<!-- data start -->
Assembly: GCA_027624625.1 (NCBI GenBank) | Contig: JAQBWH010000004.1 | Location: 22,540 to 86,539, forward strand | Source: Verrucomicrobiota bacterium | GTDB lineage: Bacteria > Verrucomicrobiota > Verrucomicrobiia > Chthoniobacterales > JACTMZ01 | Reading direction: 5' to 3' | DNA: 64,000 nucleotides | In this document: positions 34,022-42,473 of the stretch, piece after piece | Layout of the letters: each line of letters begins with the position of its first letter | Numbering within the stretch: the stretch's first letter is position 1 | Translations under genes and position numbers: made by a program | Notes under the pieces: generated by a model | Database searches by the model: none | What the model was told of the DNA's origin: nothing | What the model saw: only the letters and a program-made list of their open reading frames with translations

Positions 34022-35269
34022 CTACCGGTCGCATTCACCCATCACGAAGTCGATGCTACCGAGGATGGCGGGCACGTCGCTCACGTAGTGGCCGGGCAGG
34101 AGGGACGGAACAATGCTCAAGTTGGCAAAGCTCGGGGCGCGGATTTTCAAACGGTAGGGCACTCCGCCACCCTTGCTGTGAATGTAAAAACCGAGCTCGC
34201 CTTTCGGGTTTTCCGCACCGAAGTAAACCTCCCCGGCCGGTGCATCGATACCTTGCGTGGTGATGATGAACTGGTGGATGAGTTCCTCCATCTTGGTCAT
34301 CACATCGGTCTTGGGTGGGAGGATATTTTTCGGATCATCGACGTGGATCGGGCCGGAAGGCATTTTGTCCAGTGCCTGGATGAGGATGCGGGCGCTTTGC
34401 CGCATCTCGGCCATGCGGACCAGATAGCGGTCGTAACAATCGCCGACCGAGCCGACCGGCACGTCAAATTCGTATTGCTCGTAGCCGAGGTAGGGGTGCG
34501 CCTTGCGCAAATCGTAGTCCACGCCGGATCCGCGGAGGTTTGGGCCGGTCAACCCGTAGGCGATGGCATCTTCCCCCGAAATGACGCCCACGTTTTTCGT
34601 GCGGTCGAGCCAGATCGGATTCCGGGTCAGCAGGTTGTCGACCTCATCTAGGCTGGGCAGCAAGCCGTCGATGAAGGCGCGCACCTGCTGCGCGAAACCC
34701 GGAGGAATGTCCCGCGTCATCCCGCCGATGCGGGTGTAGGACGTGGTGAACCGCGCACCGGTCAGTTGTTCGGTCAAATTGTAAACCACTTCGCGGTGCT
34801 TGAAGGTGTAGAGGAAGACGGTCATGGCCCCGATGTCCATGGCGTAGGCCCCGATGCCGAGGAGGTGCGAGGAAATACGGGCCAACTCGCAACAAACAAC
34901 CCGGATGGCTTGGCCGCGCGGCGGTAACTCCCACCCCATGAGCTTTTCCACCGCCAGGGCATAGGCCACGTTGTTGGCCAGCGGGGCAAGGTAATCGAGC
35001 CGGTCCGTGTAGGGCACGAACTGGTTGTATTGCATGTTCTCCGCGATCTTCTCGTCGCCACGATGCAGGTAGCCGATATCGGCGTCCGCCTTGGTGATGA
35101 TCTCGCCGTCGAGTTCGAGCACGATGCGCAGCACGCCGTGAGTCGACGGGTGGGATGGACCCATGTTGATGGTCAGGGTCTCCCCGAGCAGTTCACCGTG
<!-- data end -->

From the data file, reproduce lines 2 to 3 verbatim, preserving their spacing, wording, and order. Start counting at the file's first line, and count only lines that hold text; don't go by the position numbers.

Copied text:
Positions 34022-35269
34022 CTACCGGTCGCATTCACCCATCACGAAGTCGATGCTACCGAGGATGGCGGGCACGTCGCTCACGTAGTGGCCGGGCAGG